So I’ve had a fair experience of these systems. Well, this blog entry isn’t about expensive NAS systems. It’s about a cheap one… really cheap that is – and DIY.
How cheap? Well, about £12 depending on what you have handy. For this price you need a handy 2.5” hard drive, a FriendlyArm NEO or NEO2 and of course the 1-Bay NAS Kit for NanoPi. Beware that the front panels for NEO and NEO2 are SLIGHTLY different – i.e. the Ethernet connection position varies slightly so these are not cross-compatible without a spot of filing which is why I’m showing you the stock photo!
Anyway… so I plugged my trusty 100GB 2.5” hard drive into the board (well, it was free and was sitting doing nothing), plugged the NEO2 into the board, downloaded the ROM and.. well, that was it really – turned on the power (you need a 12v power supply) and waited. Sure enough the unit appears on my network.
After successfully building the single-phase energy monitor with the ATM90E26 there has been lots of interest in the 3-phase version. Being an open-hardware project, many people have created remixed and derived versions as well. After a while I started receiving requests to assist with the code for ATM90E36, the 3-phase version of the Energy Monitor chip. However I did not have the hardware to test the code, so I put together this basic devkit to access the SPI bus and easily inject voltage and CT signals to take the ATM90E36 through its paces. This is the first board I have designed based purely on user demand rather than to scratch my own itch, since I don’t have 3-phase supply at home.
This native compiler can build using Lazarus / FPC. During the implementation we build and test this compiler successfully on Linux and Windows operating systems.”
In this QuickBits episode we’ll be seeing why MQTT was invented, what it is, how it works and why it’s so popular with FaceBook, Amazon and Makers alike. Background MQTT was created in 1999 by Andy Stanford-Clark and Arlen Nipper Continue reading What Is MQTT? // MickMake QuickBits→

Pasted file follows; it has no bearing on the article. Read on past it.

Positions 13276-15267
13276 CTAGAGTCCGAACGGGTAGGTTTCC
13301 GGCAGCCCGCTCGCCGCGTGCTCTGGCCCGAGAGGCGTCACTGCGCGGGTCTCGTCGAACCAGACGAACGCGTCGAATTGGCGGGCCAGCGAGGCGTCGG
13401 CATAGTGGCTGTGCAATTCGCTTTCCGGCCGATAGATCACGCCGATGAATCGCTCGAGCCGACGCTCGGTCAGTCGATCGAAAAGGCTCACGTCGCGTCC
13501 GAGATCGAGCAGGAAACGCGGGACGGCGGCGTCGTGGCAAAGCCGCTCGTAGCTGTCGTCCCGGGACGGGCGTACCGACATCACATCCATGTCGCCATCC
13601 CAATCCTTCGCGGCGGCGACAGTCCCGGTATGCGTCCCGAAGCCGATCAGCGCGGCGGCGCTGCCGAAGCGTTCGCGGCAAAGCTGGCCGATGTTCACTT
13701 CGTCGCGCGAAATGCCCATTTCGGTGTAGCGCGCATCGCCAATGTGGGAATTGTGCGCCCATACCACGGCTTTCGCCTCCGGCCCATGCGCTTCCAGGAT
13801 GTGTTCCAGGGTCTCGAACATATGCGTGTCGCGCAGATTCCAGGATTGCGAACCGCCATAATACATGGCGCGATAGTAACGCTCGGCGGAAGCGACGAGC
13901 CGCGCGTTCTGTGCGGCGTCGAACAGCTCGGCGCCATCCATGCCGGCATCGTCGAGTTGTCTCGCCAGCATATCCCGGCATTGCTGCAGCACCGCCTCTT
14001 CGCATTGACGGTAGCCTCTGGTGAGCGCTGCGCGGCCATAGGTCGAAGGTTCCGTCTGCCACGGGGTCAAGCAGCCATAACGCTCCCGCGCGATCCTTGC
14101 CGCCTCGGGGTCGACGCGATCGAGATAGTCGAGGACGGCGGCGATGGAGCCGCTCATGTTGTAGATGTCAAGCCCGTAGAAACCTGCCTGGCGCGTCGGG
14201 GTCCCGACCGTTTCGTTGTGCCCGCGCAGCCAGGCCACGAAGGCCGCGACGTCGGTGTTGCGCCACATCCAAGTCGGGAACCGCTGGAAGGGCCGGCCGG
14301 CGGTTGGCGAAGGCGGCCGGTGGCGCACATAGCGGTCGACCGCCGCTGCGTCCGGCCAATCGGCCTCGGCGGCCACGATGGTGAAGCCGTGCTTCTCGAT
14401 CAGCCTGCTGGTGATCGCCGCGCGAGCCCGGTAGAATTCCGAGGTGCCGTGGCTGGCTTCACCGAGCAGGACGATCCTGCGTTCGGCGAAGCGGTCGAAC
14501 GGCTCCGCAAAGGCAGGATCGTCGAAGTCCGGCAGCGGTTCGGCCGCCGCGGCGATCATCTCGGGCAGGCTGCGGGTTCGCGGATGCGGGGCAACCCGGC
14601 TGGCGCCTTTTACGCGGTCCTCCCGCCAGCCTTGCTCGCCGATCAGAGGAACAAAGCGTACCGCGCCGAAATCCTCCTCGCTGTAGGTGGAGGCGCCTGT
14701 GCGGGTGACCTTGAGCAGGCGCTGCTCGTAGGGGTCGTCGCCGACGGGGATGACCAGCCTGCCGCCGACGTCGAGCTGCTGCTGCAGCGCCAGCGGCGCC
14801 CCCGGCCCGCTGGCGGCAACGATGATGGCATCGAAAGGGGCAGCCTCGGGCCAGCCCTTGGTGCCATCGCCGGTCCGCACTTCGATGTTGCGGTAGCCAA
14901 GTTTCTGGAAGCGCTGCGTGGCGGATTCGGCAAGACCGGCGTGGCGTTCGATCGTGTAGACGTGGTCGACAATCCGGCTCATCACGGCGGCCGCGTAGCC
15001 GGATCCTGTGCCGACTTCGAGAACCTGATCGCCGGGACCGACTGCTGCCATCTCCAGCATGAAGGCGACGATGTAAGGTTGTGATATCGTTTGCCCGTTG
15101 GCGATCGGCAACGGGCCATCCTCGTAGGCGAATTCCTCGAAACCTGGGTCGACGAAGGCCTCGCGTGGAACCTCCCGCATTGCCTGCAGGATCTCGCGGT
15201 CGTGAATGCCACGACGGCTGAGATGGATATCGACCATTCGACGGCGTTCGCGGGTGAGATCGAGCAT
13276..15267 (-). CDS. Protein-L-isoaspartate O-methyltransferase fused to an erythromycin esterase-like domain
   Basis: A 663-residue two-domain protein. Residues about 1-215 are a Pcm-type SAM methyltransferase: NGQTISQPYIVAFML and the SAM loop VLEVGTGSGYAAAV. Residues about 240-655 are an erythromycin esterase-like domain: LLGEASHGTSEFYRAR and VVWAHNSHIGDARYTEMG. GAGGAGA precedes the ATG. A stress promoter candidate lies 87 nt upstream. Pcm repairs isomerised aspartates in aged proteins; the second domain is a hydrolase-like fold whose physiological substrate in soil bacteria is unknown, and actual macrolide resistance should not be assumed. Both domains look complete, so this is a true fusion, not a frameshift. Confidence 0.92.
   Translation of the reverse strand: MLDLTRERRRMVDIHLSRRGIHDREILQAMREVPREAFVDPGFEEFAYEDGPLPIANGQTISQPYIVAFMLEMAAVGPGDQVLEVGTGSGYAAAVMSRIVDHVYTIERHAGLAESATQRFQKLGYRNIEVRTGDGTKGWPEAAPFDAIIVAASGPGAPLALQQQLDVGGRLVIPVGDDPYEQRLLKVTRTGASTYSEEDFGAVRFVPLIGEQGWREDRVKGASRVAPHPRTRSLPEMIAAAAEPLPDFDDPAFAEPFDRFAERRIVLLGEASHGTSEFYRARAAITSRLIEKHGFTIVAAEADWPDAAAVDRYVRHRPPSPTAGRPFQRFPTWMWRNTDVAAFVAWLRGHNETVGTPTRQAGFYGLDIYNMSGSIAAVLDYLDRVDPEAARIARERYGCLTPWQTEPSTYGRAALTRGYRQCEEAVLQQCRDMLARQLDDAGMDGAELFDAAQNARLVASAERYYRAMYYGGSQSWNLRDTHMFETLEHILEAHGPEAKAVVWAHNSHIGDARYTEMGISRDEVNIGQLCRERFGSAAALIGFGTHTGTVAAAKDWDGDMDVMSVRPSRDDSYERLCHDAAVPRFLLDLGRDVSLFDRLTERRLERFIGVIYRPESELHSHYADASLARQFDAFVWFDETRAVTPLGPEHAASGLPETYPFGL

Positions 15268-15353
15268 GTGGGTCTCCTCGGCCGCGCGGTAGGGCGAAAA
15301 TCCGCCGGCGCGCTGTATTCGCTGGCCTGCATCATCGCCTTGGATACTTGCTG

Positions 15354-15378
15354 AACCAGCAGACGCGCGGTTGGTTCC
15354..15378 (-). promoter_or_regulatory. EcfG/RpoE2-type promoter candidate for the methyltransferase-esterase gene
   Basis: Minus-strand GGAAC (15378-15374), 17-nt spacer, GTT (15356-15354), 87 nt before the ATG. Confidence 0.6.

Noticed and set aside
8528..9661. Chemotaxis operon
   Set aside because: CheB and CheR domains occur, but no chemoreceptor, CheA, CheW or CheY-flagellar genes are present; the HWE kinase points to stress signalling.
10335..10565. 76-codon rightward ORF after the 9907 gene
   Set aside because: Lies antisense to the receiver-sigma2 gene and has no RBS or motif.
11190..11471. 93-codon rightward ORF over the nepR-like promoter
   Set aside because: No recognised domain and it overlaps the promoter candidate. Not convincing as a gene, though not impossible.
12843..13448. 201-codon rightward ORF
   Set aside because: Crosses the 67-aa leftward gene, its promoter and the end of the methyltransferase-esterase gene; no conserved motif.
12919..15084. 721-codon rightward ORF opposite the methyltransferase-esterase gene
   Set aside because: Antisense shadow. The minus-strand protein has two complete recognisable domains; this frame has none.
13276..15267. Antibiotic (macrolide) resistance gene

ON Semiconductor’s analog switches let you drive with an input control voltage lower than Vcc. Link here (PDF)
Analog switches are everywhere today. Due to their small size and low current consumption, they are popular in portable devices where they are effective in a variety of subsystems including audio and data communications, port connections, and even test. They can be used to facilitate signal routing, allow multiple data types to share an interface connector, or permit temporary access to internal processors during manufacturing. Analog switches are often used to give portable system designers a convenient method of increasing their features or accessibility without duplicating any circuitry. Understanding the key specifications and tradeoffs can make the difference between a temporary fix and a truly optimized solution.
App note from ON Semiconductors discussing how locally generated EMI affects its own system and how to prevent it. Link here (PDF)
This application note will address the problem of Electro Magnetic Interference (EMI) self pollution in which one part of an electrical systems such as cell phones and consumer electrical products emit radiation that interferes with the operation of other parts of the system.
In all the examples so far, we used the esp32 chip in STAtion Mode, that is as a client which connects to an existing wifi network. In a previous article I explained in details how the different components of the esp-idf framework interact to establish the connection and how to use events to syncronize the tasks of your program.